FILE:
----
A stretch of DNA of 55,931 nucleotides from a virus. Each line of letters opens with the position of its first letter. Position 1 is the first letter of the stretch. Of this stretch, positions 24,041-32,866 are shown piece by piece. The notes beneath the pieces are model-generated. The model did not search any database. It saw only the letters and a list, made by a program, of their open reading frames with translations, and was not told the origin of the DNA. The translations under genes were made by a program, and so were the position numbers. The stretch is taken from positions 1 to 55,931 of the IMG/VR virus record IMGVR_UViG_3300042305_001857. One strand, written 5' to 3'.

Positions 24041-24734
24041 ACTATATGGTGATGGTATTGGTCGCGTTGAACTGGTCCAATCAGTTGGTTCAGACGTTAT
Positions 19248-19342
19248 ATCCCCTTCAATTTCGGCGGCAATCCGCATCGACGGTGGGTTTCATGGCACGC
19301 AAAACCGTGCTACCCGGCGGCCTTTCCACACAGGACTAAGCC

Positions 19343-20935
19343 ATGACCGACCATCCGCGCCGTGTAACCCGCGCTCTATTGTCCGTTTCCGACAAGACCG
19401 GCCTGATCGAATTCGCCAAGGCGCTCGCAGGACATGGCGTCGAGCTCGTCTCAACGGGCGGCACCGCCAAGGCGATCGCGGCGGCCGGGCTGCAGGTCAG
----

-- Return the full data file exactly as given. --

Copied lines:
A stretch of DNA of 55,931 nucleotides from a virus. Each line of letters opens with the position of its first letter. Position 1 is the first letter of the stretch. Of this stretch, positions 24,041-32,866 are shown piece by piece. The notes beneath the pieces are model-generated. The model did not search any database. It saw only the letters and a list, made by a program, of their open reading frames with translations, and was not told the origin of the DNA. The translations under genes were made by a program, and so were the position numbers. The stretch is taken from positions 1 to 55,931 of the IMG/VR virus record IMGVR_UViG_3300042305_001857. One strand, written 5' to 3'.

Positions 24041-24734
24041 ACTATATGGTGATGGTATTGGTCGCGTTGAACTGGTCCAATCAGTTGGTTCAGACGTTAT
Positions 19248-19342
19248 ATCCCCTTCAATTTCGGCGGCAATCCGCATCGACGGTGGGTTTCATGGCACGC
19301 AAAACCGTGCTACCCGGCGGCCTTTCCACACAGGACTAAGCC

Positions 19343-20935
19343 ATGACCGACCATCCGCGCCGTGTAACCCGCGCTCTATTGTCCGTTTCCGACAAGACCG
19401 GCCTGATCGAATTCGCCAAGGCGCTCGCAGGACATGGCGTCGAGCTCGTCTCAACGGGCGGCACCGCCAAGGCGATCGCGGCGGCCGGGCTGCAGGTCAG